Jasmin Qureshi works in MRG’s Communications Team. Here she reports back from a seminar in Kathmandu, Nepal on minority rights in South Asia, organized by the Centre for Study of Society and Secularism, together with Social Science Baha and Misaal – Centre for Equity Studies.
In December 2015, a group of minority rights experts and activists from across South Asia came together in Kathmandu to discuss a new State of Minorities in South Asia report – the first of its kind in the region.
I was there to present how MRG produces its own global report, the State of the World’s Minorities and Indigenous Peoples, and to share the successes and setbacks we’ve had in terms of advocacy and communications around the report.
At the seminar I listened to the authors present the first drafts of their chapters for the report. But as the seminar progressed, it became clear that we were not only discussing first drafts, we were actually talking about the start of a new movement to progress minority rights in the region.
The state of minority rights protection in the region is dire. Currently South Asia lacks a regional mechanism on minority rights. The South Asian Association for Regional Cooperation (SAARC) has largely maintained a focus on development and economic issues rather than the protection of human rights, which is not included as an aim in the organization’s charter (although discussion has taken place at various levels on the topic of developing an instrument for human rights protection).
Regional cooperation at the state level on human and minority rights issues continues to be a key gap to be addressed in South Asia. Unfortunately, civil society efforts at the regional level to advocate for minority rights have seen very little progress and initiatives in the past have stalled.
The State of Minority Rights in South Asia report is therefore an attempt to revive regional action on minority rights in South Asia. Like MRG’s global report, the publication will track and report on the status of minorities by country, spanning Afghanistan, Bangladesh, India, Nepal, Pakistan, Sri Lanka, and potentially Bhutan and the Maldives. In addition to well-researched country profiles, the report will feature case studies of successful civil society action and profiles of particularly marginalized minority communities.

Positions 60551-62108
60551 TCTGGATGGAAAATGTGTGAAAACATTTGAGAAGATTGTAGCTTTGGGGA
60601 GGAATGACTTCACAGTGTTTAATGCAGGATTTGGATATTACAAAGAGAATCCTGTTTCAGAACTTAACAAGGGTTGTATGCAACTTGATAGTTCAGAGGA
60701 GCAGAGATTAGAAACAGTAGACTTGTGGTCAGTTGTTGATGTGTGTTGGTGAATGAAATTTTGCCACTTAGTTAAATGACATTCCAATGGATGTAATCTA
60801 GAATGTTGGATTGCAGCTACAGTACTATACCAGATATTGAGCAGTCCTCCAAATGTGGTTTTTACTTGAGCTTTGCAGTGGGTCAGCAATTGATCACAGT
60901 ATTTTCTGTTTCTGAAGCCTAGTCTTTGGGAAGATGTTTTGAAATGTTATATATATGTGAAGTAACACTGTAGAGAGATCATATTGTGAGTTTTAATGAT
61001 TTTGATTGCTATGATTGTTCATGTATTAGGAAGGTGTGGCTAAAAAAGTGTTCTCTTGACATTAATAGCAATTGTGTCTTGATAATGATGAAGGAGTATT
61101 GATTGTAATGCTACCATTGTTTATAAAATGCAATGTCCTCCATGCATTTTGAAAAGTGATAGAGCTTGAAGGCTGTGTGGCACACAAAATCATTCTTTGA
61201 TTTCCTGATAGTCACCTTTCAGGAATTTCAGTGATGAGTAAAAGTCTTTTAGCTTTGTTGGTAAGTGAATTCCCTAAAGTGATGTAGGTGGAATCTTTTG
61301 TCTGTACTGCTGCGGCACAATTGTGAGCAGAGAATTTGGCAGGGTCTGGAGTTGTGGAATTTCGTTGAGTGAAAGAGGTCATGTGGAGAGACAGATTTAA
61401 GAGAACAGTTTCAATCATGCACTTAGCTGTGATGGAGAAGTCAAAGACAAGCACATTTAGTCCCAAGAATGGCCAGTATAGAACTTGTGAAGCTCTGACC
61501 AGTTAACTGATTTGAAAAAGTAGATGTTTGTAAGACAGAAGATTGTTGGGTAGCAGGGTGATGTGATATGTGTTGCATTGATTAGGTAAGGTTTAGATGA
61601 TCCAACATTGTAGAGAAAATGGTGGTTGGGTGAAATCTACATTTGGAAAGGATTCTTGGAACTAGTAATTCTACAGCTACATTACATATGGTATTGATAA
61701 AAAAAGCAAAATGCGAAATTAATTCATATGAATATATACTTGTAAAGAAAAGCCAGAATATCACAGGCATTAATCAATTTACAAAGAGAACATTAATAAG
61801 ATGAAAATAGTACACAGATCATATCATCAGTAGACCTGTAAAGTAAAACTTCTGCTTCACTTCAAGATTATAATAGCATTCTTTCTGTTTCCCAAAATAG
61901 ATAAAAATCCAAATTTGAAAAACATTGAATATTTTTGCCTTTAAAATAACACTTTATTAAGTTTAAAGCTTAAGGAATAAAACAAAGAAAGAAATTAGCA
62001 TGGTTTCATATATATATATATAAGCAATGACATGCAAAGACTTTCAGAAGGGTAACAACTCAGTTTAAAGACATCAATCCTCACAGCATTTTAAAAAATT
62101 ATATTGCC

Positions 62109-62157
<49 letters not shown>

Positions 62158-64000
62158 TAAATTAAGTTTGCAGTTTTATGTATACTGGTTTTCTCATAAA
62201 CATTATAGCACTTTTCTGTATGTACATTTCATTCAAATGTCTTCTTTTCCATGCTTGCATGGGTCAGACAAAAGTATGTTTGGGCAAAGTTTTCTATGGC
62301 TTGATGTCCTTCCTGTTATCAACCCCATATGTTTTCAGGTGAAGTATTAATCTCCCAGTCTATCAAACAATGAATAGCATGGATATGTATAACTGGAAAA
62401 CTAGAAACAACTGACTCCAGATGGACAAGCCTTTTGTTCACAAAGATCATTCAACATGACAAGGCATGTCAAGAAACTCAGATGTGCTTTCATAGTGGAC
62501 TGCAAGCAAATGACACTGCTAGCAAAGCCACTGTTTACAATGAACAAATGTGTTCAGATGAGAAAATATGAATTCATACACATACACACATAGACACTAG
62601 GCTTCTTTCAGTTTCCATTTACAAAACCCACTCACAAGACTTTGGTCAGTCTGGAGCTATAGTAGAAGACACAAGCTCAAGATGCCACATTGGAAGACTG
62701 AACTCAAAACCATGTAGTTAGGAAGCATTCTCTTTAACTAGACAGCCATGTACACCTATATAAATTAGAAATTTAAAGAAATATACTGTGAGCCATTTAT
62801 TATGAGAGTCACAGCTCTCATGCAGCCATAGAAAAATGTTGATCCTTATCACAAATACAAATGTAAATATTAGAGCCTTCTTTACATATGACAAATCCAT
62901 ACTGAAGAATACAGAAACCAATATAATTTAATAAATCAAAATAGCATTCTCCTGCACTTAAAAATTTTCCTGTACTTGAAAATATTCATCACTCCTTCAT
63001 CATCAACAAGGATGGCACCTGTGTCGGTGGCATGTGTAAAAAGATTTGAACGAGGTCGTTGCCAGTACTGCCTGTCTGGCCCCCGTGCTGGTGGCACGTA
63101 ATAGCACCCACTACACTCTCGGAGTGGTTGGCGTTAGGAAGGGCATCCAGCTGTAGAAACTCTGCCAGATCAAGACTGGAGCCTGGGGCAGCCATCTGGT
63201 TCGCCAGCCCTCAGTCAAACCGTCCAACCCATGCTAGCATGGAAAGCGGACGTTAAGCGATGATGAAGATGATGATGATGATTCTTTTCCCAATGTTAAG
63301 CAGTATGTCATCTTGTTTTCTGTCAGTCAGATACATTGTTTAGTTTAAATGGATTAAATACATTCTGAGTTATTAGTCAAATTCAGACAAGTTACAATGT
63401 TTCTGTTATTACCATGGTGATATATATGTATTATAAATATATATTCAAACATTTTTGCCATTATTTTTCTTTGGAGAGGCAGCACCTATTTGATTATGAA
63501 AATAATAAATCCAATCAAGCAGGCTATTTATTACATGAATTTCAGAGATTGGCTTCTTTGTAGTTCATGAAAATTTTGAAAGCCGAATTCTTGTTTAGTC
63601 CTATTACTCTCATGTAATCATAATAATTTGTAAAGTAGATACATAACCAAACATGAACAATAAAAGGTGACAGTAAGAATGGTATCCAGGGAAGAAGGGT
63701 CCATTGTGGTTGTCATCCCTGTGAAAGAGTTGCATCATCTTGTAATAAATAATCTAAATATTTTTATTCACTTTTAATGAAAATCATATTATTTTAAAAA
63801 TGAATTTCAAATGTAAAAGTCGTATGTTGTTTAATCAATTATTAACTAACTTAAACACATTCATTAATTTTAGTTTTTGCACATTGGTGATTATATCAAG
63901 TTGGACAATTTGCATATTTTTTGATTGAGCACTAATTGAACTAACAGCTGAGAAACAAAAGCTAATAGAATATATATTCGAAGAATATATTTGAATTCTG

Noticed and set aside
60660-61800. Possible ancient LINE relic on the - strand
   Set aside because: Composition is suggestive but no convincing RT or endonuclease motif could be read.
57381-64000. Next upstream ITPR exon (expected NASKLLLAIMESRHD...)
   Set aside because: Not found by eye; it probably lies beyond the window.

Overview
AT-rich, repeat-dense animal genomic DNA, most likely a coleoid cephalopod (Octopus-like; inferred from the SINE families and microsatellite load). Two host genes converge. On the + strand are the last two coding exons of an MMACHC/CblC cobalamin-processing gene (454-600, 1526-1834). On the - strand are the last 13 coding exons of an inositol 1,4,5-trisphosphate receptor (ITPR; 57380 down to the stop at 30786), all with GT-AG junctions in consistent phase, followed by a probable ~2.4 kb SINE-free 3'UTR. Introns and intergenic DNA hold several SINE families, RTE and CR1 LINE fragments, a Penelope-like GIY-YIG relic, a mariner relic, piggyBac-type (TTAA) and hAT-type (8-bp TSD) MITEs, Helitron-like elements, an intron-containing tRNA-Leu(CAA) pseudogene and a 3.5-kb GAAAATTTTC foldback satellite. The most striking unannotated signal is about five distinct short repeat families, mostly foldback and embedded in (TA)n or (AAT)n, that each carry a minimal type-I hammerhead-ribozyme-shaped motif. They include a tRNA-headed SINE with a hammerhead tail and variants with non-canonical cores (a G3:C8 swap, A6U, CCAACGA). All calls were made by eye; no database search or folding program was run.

At the seminar in Nepal, we discussed the future goals for the report. The idea is that this report will be produced on an annual basis, and become a well-respected publication, widely used by civil society, the media and academia. The activists want this report to gain media attention for minority rights issues, to spur public debate and galvanize civil society action. The participants decided to set up a new collective, the South Asia State of Minorities Report Collective, as publishers and advocates for this report.
In terms of advocacy, this is a critical time for South Asian minorities. There is a desperate need for more regional action and cooperation by states and civil society, as well as a regional mechanism on minority rights. This new regional collective and report, backed by a dedicated group of experts on minority rights, feels like the start of something very important. Witnessing the beginnings of a new human rights movement in South Asia will be one of the most memorable experiences of my life.
To find out more information about the report, contact Misaal at email@example.com
Photo shows Dalit women in Bangladesh. Credit: Livia Saccardi.